Your portfolio’s life raft got torpedoed this year.
Bonds are supposed to float your boat when financial markets get ugly. But while stocks fell in the first eight months of 2022, bonds plunged. The benchmark FTSE Canada Universe Bond Index was down 12 per cent for the year through Sept. 8, a shocking result.
Portfolios should be divided into two principal parts, stocks and fixed income. Consider the events of 2022 as an argument for considering guaranteed investment certificates to augment or substitute for bonds as fixed income.
GICs are in high demand right now by conservative investors and savers looking for a worry-free place to put their money. Traditional investors, meaning those who hold mainly stocks, tend to dismiss GICs because they have in recent years offered safety at a cost of terrible returns. Today, you can get safety and GIC rates of 4 to 5 per cent.
Most digital brokers offer online GIC investing. Find the “trading” tab in your app or broker website and then look for GICs under fixed income. Expect to find a half dozen or more offerings for all terms from a wide variety of issuers that includes big banks, alternative banks and credit unions. You can choose from GICs that pay interest monthly or annually, or that let interest compound. The minimum investment is generally $5,000.
The highest-yielding GICs available from one of the big online brokers this week were as follows (all issuers are members of Canada Deposit Insurance Corp.):
- One year: 4.26 per cent from Fairstone Bank of Canada
- Two year: 4.45 per cent from PC Bank.
- Three year: 4.54 per cent from HomeEquity Bank
- Four year: 4.55 per cent from HomeEquity Bank
- Five year: 4.61 per cent from Canadian Tire Bank
A smart way to invest in individual bonds or GICs is to use a ladder, which means equal investments in terms of one through five years and the reinvestment of maturing GICs in a new five-year term. With the GICs listed just above, you’d get an average yield of 4.48 per cent in the first year. If you were to put money in an exchange-traded fund tracking the FTSE Canada Universe Bond Index today, you could expect an after-fee yield of 3.93 per cent.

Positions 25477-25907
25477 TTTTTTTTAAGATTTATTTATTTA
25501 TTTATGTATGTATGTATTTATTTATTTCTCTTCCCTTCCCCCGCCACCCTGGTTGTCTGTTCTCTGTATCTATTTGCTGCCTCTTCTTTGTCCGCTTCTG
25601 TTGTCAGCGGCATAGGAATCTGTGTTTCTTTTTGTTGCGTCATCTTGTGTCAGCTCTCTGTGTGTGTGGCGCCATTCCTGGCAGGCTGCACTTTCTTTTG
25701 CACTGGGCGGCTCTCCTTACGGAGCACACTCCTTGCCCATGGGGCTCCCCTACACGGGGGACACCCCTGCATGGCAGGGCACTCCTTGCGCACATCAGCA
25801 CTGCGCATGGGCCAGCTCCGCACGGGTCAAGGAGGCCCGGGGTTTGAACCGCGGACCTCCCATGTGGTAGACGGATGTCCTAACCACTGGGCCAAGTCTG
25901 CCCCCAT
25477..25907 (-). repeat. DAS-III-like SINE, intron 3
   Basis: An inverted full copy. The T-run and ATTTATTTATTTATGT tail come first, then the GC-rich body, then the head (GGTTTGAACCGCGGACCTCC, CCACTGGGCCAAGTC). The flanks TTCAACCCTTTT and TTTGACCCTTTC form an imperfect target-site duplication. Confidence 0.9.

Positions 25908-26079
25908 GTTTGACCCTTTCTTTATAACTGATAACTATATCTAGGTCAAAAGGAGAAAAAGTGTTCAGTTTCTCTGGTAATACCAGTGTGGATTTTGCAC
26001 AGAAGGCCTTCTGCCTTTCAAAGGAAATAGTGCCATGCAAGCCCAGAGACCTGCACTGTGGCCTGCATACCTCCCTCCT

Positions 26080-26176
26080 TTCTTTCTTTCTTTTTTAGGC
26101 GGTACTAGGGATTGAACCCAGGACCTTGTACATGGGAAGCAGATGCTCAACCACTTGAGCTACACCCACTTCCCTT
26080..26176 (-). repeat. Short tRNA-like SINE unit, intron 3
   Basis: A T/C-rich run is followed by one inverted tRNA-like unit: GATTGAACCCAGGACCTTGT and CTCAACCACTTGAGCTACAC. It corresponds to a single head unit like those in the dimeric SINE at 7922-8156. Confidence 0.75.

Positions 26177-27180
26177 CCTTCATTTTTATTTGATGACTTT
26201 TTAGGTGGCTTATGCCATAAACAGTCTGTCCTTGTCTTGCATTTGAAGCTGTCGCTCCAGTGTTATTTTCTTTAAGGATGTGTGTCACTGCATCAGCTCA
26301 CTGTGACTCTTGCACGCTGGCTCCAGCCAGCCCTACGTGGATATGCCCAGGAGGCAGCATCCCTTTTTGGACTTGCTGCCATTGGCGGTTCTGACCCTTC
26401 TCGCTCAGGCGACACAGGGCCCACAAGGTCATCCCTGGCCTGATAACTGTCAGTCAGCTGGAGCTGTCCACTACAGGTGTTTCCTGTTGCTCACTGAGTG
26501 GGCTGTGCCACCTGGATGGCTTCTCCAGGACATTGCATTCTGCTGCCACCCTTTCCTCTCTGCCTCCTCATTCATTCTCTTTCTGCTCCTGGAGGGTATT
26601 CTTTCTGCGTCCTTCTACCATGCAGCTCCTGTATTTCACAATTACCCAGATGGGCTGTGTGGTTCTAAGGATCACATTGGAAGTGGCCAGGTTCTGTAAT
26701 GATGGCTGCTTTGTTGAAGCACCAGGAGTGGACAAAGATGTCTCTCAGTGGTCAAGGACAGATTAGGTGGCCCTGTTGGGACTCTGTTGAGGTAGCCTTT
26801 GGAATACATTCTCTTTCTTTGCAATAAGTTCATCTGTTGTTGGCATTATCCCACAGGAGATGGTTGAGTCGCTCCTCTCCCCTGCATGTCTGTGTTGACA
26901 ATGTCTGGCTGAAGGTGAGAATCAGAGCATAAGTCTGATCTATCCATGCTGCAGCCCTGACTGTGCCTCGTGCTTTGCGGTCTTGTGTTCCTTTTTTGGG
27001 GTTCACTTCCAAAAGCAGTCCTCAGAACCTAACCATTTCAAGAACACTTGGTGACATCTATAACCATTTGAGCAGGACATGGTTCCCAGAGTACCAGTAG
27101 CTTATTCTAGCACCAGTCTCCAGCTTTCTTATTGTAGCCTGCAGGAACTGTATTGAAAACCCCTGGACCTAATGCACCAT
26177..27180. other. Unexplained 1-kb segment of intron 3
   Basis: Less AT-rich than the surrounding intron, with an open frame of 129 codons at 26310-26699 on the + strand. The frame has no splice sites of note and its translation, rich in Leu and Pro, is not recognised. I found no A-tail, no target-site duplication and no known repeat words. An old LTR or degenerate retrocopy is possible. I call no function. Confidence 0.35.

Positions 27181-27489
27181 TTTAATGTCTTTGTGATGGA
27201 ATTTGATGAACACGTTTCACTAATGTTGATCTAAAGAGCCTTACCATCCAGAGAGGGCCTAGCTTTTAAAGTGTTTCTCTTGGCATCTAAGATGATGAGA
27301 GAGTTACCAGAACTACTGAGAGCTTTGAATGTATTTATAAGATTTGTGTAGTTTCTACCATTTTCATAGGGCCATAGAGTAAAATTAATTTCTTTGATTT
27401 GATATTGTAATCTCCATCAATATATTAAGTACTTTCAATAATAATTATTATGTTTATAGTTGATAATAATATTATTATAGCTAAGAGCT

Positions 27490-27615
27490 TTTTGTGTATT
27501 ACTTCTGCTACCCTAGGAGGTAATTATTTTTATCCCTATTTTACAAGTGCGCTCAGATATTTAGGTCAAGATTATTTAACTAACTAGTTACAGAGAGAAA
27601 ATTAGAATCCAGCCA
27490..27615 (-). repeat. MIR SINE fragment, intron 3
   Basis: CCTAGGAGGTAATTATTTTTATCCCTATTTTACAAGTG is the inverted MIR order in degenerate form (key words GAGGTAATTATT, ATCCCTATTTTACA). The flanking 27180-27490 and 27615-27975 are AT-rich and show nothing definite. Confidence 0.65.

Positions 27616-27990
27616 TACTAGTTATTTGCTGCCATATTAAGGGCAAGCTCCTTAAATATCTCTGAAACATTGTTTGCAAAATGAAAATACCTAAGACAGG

Bond ETFs and mutual funds are the easiest way to invest directly in a diversified group of bonds issued by governments and/or corporations. But the past year has highlighted the down side of these products. When interest rates rise, the price of bonds and the funds that hold them falls.
Long-term investors need not worry. When interest rates fall, as they most certainly will when inflation is tamed, the price of bonds and bond funds will rise. Falling rates will give you a nice total return from bond funds based on price gains plus interest.
There’s no open market to trade GICs like there is for stocks and bonds, so a GIC in your investment account is basically inert for the period you own it. There’s no price volatility to distract and disturb you, but there’s also a negative side in that you can’t trade GICs in your investment account prior to maturity. Some GIC issuers allow you to redeem early with a significant penalty, but don’t count on that.
All in, though, GICs are the essence of fixed income. Your investment holds its value, and you know exactly how much interest income you’ll receive.
Thanks to deposit insurance, GICs score very well on safety. If an issuer isn’t a member of CDIC, expect it to be a credit union that participates in a provincial deposit insurance plan. In some provinces, credit unions offer much higher levels of protection than the $100,000 in combined principal and interest that CDIC covers on eligible accounts.
The highest GIC yields are found either by dealing with alternative banks directly or using a deposit broker, which is an investment firm that specializes in managing GIC accounts for clients. A quick survey of digital brokers late this week found that 4.61 per cent was the best rate on offer for five years. Six financial companies that deal directly with clients offered 5 per cent for five years, and one offered 5.1 per cent.
Is it worth giving up some yield as a DIY investor for the convenience and efficiency of holding your GICs in the same account as your stocks and bonds? Many would agree the answer is yes.
GICs can work as a bond replacement for investors with set-it-and-forget-it portfolios, but a mix of GICs and bonds is more broadly appealing. Holding bonds or bond funds gives you the opportunity to benefit from price gains when interest rates fall.
Also, bond funds allow you to easily rebalance a portfolio by buying or selling part of your holdings. With individual bonds, you can make a decision to accept more default risk to get higher yields.
Tax-wise, GICs are like bonds in that the interest they pay is taxed as regular income in a non-registered account. Think about holding both in your tax-free savings account or registered retirement savings plan. A wrinkle with GICs is that you must annually report interest income in your tax return, even if you have a compounding GIC that doesn’t pay out until maturity. Your broker should send you a T5 slip with information about this accrued interest.
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